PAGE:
Political posturing by Ben & Jerry’s has badly damaged its British parent company’s finances, campaigners have claimed in a call for an end to costly corporate “virtue signalling”.
UK-based multinational Unilever has lost £15bn in stock market value since July 2021 - when its US ice cream brand took a radical public stance on Israel.
Critics say the loss is at least in part the result of the political fallout.
The FTSE index rose by 17 per cent over the same period.
The company’s decision to stop doing business in east Jerusalem and the West Bank last July was branded a “disgraceful capitulation” to antisemitism by Israeli foreign minister Yair Lapid.
In recent weeks, Ben & Jerry’s have once again incurred criticism by objecting to military support for Ukraine against Russia.
This morning protestors from the group Campaign For Common Sense (CCS) gathered outside Unilever’s headquarters in London on Thursday morning, as the company released its full year and Q4 results.
An advertising van pulled up outside the building with a poster bearing the warning: “Ice cream and politics don’t mix", amid concerns by some shareholders that Ben & Jerry’s political posturing could impact on the brand’s commercial success.
Earlier this month, Ben & Jerry’s criticised US military policy on the Ukraine-Russia crisis, posting on Twitter: “You cannot simultaneously prevent and prepare for war”. The company called on US President Joe Biden to “de-escalate tensions and work for peace rather than prepare for war.”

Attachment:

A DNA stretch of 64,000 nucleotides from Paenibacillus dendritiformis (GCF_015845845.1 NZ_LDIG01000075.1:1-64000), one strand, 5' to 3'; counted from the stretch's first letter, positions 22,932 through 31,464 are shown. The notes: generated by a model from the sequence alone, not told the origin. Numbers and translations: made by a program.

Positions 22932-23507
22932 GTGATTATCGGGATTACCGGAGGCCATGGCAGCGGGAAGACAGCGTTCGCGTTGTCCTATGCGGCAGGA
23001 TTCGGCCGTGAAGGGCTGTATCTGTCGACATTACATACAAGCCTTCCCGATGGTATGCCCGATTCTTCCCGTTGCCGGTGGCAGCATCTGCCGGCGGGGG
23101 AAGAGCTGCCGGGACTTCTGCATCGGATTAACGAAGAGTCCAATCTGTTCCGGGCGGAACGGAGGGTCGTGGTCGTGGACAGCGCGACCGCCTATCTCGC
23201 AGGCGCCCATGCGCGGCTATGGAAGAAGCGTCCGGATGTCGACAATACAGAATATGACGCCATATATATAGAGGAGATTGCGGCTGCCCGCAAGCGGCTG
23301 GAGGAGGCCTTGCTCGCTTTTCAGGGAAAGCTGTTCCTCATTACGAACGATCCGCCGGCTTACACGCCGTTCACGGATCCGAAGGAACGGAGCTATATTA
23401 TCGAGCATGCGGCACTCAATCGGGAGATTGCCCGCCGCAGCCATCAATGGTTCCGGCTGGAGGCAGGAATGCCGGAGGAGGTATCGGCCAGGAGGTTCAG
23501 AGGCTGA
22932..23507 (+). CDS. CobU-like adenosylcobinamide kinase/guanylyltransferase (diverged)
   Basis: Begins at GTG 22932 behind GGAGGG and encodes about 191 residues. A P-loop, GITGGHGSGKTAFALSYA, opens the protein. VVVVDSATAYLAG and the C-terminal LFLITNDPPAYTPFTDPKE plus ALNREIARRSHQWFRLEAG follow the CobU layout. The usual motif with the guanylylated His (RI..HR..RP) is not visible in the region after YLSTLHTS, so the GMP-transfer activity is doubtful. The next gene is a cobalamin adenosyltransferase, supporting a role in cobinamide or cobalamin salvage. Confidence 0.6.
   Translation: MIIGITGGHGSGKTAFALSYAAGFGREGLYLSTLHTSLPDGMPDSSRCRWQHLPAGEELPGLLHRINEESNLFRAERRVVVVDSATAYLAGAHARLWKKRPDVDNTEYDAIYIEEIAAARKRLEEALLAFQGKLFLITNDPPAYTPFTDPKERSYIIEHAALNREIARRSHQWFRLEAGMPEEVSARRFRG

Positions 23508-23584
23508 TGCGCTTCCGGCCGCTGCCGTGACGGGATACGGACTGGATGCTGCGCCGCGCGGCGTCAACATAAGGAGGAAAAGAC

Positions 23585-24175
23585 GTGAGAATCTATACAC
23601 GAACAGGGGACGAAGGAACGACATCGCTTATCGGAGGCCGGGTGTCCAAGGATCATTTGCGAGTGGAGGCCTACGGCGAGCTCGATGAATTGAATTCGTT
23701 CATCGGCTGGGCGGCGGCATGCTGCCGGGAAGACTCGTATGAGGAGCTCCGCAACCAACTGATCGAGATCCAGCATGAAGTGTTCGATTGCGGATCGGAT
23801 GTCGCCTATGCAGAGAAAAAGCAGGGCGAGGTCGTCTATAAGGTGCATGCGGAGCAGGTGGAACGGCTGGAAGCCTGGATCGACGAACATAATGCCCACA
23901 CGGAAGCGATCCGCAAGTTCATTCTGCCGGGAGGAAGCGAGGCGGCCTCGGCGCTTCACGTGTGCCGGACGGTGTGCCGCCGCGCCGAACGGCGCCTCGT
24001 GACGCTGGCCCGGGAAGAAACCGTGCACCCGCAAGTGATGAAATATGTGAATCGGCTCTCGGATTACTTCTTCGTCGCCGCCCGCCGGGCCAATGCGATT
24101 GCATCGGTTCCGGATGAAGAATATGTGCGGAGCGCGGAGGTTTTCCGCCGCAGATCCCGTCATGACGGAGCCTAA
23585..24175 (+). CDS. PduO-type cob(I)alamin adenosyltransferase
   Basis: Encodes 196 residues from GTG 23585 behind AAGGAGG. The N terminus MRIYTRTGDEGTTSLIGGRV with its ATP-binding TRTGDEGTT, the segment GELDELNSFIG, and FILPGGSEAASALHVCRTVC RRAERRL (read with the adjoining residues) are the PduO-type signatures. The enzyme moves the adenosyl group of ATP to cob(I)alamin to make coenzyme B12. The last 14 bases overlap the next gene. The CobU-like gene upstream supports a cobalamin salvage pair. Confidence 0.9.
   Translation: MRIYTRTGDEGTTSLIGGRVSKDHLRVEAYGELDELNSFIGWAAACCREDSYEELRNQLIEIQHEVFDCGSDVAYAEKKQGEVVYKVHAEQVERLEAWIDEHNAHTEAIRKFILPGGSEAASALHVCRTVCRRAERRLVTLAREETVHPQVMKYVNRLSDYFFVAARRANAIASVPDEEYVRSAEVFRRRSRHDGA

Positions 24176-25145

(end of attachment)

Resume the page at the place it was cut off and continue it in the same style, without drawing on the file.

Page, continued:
Ben & Jerry’s has maintained an independent board since it was bought out, but critics claim the US brand has the power to make “social” decisions only if they are “commercially reasonable”.
Unilever, which also manufactures Hellman’s Mayonnaise, Domestos bleach and Dove soap, suffered a three per cent drop in its share price in early morning trading on Thursday.
A CCS spokesman said: “This isn’t about one specific policy or another, it’s about the very idea a company should prioritise virtue signalling over its real business. We’re calling for Unilever to stop engaging in pointless public posturing and to cancel all bad commercial decisions they’ve made based on fringe political opinions.
“They should stick to what they do best – making ice cream – and leave foreign policy to the experts. Unilever needs to focus on serving its customers and stakeholders by bringing Ben and Jerry’s under control to stop the damage it is doing to the business. It’s common sense: nobody expects their ice cream to have a foreign policy.”
He added: “ESG policy should not be highjacked by fringe activists with geopolitical axes to grind. Higher ESG scores do not correspond with high performance, as shown by Credit Suisse research, and inclusion of ever wilder causes in ESG policy can only worsen performance.”